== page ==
The development of a "normal cell" into a "cancer cells" is not a sudden, one-step phenomenon.
There exists a series of changes that are known to occur in normal cells that gradually turns them to cancer cells. These changes have been given names like "atypia", "dysplasia", "pre-malignant" etc by pathologists.
Several "pre-cancer" states have been identified by doctors and scientists by careful observations over the last several decades. These are conditions in which the chances of developing full-blown cancer are higher than in a normal person. They include dysplastic cells identified in pap smears, Barrets esophagus identified on endoscopy, leukoplakia of mouth etc.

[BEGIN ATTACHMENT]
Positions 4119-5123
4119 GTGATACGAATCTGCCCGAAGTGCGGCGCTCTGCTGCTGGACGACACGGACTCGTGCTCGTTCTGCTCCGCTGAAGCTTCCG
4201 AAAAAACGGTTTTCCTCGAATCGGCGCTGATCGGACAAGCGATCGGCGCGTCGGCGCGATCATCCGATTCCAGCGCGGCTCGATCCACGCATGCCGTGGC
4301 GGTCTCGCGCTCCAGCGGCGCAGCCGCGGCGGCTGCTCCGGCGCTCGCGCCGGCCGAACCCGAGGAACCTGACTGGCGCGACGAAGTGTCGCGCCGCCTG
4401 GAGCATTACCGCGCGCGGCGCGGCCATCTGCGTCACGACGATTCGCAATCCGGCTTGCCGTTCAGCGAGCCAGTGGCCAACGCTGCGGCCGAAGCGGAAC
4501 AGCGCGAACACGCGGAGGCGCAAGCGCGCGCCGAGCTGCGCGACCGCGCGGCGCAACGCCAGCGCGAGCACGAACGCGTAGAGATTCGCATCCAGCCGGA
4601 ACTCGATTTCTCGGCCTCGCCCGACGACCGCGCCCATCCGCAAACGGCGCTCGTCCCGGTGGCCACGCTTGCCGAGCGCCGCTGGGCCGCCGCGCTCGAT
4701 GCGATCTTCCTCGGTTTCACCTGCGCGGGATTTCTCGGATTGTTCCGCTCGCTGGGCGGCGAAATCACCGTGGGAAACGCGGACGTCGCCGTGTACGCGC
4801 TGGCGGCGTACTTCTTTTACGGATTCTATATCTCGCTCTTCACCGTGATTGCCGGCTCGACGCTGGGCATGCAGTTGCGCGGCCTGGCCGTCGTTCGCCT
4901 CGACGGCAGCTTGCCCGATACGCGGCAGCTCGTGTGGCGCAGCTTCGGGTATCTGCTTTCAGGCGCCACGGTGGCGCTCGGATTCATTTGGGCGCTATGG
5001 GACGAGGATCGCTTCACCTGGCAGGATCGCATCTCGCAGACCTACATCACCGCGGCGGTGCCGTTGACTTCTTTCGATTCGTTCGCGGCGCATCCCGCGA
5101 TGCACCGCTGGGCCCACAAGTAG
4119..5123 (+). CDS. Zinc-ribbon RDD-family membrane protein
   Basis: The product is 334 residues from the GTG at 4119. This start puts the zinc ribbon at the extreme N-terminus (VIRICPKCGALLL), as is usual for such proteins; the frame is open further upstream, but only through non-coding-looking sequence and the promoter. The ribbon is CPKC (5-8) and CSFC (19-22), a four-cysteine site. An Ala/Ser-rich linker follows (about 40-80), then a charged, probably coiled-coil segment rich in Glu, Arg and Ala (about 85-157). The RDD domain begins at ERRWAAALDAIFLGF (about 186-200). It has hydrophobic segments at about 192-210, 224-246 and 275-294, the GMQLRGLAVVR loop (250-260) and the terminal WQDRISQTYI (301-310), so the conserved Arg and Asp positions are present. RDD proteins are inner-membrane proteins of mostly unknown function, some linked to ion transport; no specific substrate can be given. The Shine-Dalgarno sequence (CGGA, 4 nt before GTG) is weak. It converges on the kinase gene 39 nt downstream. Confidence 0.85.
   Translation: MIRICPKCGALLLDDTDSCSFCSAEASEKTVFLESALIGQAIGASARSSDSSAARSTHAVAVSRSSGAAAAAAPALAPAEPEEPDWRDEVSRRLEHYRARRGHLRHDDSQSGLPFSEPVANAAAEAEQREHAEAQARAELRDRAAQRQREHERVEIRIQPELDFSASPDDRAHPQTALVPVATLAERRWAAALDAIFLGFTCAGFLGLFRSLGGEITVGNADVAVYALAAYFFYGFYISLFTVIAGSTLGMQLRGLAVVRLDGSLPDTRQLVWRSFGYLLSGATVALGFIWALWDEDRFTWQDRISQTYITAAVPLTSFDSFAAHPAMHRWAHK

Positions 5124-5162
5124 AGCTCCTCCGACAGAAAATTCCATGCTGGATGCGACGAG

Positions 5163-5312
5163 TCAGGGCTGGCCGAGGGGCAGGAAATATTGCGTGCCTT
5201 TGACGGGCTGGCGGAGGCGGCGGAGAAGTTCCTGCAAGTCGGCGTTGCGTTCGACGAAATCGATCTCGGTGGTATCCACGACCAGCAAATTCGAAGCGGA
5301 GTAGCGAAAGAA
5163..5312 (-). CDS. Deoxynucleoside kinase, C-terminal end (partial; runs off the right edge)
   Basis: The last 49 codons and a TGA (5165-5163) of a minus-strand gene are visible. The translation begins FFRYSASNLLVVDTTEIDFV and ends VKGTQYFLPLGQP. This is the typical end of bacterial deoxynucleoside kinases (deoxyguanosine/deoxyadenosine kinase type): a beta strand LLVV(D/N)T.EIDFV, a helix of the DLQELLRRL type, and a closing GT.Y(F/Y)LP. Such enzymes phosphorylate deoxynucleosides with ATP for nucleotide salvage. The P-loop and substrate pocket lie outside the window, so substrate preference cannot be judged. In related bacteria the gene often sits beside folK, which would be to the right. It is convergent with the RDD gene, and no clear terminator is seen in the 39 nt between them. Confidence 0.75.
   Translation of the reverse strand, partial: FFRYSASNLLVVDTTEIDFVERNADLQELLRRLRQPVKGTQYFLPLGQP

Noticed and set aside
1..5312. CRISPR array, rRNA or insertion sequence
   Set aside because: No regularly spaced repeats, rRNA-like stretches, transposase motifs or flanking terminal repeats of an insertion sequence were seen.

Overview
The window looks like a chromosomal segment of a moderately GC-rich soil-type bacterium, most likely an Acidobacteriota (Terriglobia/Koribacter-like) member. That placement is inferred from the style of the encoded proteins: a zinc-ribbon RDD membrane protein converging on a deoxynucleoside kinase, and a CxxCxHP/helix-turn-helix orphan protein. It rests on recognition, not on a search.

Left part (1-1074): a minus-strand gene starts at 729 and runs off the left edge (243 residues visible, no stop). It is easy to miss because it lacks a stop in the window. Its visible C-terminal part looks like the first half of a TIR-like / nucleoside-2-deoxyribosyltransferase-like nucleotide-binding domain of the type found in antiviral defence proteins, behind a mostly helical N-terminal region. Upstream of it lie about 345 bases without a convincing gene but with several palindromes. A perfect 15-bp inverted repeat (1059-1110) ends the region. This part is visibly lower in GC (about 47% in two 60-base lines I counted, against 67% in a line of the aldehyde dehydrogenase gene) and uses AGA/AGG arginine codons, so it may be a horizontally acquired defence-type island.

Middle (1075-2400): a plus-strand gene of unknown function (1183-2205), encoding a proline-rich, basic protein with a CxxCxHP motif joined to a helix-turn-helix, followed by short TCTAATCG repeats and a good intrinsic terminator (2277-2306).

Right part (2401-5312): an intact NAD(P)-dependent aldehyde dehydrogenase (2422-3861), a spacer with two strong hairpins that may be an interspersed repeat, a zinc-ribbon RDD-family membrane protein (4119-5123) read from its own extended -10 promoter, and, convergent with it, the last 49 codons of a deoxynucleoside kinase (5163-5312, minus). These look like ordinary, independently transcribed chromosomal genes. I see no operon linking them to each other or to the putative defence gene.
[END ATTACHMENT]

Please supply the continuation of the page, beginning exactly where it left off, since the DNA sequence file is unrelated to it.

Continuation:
You can think of a pre-cancerous cells as lying somewhere in the middle of the spectrum, where a "normal" cell is at one end, and "cancer" cell is at the other.
Thank you so much for answering this question for me. It makes sense to me now.